Friday, 24 February 2012

Year 'Dating' Anniversary and Big Jigsaw!

Wednesday it was mine and Brandi's first (and only) year anniversary. One of the things she got me was a 5000 piece jigsaw. This means I can attempt to cross off "127) Do a 5000 piece jigsaw" when she comes over. I am apprehensive. 1000 pieces took ages (and 3 attempts). Though it will probably be a blessing since we won't be able to afford to leave the house for a while.

Speaking of the house, I'll put pictures up if and when the mortgage is accepted and everything goes through. Don't want to jump the gun just yet.

Wednesday, 22 February 2012

113) Find 10 geocaches: Part 7, 8 & 9

Part 7

When Brandi came to stay in Moseley we were looking forward to Geocaching. It may sound nerdy, but it is pretty fun. On September 11th, not two weeks after she had been here, we set out on a weekend day to find a Geocache.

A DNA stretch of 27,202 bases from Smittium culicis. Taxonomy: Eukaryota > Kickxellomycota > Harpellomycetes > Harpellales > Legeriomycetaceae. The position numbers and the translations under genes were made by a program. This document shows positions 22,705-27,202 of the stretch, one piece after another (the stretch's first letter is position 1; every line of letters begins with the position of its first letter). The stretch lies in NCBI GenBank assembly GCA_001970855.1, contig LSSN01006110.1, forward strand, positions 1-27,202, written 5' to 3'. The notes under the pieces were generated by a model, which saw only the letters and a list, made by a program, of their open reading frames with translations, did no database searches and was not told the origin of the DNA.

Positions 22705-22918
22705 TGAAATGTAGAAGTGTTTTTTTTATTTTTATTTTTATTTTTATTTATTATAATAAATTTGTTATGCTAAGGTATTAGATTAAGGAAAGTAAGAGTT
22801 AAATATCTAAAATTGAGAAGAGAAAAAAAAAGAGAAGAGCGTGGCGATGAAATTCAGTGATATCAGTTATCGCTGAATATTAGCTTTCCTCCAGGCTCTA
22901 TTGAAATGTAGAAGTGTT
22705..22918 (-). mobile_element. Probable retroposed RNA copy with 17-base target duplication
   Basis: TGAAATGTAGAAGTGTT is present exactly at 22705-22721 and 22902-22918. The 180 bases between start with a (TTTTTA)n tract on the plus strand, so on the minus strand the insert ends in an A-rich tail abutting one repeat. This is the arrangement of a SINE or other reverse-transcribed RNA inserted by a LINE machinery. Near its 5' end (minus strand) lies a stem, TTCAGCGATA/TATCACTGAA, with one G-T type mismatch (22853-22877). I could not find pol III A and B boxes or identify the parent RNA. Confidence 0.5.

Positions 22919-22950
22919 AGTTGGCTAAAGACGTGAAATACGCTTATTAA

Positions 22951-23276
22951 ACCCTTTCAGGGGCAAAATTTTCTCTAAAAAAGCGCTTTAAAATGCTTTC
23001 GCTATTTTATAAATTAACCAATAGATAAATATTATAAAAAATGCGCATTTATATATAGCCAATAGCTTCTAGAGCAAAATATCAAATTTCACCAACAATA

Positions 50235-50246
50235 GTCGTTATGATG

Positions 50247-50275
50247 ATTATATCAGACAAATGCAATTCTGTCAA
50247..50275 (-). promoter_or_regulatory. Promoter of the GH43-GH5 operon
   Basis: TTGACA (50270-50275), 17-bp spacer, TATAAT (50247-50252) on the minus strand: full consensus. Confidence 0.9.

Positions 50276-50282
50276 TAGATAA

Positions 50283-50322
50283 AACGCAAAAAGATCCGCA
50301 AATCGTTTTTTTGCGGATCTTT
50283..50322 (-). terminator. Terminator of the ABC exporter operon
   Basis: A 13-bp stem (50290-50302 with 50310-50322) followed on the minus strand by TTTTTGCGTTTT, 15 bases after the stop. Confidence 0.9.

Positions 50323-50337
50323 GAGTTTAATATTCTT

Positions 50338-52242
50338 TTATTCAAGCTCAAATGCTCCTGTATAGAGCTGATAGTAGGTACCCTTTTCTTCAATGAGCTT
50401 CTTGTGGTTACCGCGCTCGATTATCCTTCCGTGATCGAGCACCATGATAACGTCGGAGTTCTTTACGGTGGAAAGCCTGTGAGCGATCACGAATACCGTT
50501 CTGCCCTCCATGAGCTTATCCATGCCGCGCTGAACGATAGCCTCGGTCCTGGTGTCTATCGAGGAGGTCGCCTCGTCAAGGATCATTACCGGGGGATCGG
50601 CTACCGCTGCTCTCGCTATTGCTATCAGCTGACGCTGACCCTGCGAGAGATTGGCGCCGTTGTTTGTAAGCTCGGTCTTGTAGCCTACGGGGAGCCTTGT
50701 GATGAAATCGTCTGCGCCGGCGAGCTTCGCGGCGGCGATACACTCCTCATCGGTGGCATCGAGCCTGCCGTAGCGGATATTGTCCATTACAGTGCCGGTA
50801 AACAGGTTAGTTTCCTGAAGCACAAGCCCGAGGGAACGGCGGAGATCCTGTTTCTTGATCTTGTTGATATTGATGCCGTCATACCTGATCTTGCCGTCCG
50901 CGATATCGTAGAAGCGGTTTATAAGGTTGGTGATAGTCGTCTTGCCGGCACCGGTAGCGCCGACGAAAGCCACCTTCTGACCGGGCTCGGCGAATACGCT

The first one we looked for was difficult. We looked all around the trees and bushes, but it wasn't to be found. We decided to go onto the second hope. I was a bit worried about this one, for two reasons. Firstly, it was called "St Mary's Church", when the GPS pointed to another church. Secondly, it was a "nano". If we couldn't find the normal, I didn't expect to find a nano.

The church as just off a road that was used a lot. We didn't want to start looking around too obviously, as we would draw attention to ourselves. Thankfully, there isn't too many places you can hide one, and we surprisingly quickly found it, attached to the bottom of a gate with a magnet, was "Moseley St. Mary's Church Nano".